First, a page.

The following statement regarding Academic Freedom is included in the Statutes of Valdosta State University.
Section 1. Teachers1 are entitled to full freedom in research and in the publication of the results, subject to the adequate performance of their other academic duties; but research for pecuniary return should be based upon an understanding with the authorities of the institution.
Section 2. Teachers are entitled to freedom in the classroom in discussing their subject, but they should be careful not to introduce into their teaching controversial matter which has no relation to their subject.
Section 3. Teachers are citizens, members of a learned profession, and officers of an educational institution. When they speak or write as citizens, they should be free from institutional censorship or discipline, but their special position in the community imposes special obligations. As scholars and educational officers, they should remember that the public may judge their profession and their institution by their utterances. Hence they should at all times be accurate, should exercise appropriate restraint, should show respect for the opinions of others, and should make every effort to indicate that they are not speaking for the institution.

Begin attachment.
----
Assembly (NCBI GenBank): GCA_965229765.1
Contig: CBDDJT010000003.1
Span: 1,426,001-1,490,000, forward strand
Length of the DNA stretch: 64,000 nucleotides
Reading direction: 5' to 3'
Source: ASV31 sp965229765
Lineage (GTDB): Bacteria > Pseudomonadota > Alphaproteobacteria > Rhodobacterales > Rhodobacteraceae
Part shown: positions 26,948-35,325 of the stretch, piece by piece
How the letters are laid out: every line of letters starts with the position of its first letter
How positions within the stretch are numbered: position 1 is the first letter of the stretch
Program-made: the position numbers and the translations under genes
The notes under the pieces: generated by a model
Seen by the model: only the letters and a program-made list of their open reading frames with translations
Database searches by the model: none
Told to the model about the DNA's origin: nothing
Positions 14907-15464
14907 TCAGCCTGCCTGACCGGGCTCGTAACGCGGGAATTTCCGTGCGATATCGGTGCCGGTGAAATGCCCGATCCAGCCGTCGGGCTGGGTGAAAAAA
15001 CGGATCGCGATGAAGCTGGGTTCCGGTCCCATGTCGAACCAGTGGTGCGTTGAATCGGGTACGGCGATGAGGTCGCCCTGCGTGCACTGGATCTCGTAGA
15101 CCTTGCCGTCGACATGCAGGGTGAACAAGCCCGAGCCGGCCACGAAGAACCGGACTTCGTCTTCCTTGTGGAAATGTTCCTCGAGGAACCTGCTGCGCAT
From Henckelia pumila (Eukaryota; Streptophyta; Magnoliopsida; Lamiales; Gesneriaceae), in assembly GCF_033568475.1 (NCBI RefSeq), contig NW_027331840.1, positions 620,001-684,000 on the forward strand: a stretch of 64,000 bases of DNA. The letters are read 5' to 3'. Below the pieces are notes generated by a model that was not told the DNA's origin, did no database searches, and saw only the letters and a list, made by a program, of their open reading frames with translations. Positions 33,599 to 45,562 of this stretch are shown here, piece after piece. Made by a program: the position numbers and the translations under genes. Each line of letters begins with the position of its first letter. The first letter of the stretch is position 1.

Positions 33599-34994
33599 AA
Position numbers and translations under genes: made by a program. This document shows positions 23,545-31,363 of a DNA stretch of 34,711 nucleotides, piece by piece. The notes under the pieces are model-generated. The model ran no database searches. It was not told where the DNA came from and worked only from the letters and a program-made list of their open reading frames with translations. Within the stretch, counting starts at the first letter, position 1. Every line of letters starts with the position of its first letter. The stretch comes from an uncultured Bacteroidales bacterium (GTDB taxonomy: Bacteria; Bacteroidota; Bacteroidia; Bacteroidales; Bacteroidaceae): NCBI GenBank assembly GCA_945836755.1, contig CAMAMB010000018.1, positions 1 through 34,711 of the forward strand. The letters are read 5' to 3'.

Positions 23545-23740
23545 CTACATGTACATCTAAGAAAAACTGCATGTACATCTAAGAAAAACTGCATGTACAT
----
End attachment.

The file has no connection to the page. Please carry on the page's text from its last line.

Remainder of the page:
1The word “teacher” as used in this document is understood to include the investigator who is attached to an academic institution without teaching duties (See Statutes, Chapter 3, Article VI).